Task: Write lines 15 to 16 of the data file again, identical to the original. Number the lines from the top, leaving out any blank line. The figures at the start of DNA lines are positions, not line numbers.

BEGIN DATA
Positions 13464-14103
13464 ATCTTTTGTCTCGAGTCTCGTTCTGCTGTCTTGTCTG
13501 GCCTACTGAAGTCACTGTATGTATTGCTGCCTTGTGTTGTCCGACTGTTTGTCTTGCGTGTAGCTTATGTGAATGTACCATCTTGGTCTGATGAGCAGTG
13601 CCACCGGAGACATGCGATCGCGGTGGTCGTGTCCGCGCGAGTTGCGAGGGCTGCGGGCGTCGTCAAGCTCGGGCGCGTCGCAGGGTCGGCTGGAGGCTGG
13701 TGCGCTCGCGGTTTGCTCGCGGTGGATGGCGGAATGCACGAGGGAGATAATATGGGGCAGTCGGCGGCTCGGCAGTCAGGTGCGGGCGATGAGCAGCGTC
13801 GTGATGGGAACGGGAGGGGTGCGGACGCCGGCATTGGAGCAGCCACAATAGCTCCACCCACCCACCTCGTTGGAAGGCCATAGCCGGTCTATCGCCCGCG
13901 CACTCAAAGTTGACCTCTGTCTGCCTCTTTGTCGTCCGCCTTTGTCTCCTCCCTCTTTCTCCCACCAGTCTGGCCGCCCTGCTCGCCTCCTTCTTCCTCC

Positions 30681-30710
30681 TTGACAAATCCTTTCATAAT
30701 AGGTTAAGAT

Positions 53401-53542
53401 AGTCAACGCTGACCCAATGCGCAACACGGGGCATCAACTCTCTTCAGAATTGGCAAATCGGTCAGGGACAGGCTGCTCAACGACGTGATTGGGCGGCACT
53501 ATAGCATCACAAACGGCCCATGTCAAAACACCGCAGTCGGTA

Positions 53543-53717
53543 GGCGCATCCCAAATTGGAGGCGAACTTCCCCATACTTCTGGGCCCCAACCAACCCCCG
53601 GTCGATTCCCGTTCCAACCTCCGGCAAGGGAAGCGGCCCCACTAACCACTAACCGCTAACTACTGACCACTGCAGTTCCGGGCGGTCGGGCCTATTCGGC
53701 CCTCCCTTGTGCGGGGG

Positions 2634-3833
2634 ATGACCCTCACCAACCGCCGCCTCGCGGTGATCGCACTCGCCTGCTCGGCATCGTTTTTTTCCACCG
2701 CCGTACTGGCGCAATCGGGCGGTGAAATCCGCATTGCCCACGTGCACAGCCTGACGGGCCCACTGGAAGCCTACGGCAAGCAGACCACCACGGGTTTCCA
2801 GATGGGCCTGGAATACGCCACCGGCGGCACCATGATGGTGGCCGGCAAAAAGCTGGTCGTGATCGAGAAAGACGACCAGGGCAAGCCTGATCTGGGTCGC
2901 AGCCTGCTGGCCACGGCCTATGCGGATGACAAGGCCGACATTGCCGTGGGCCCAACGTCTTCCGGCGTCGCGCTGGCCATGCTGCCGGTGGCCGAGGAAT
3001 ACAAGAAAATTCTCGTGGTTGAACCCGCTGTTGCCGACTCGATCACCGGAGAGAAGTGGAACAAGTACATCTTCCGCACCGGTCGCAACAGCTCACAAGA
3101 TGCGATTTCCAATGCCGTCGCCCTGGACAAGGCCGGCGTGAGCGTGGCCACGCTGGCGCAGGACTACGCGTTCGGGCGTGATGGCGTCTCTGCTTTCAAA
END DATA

53543 GGCGCATCCCAAATTGGAGGCGAACTTCCCCATACTTCTGGGCCCCAACCAACCCCCG
53601 GTCGATTCCCGTTCCAACCTCCGGCAAGGGAAGCGGCCCCACTAACCACTAACCGCTAACTACTGACCACTGCAGTTCCGGGCGGTCGGGCCTATTCGGC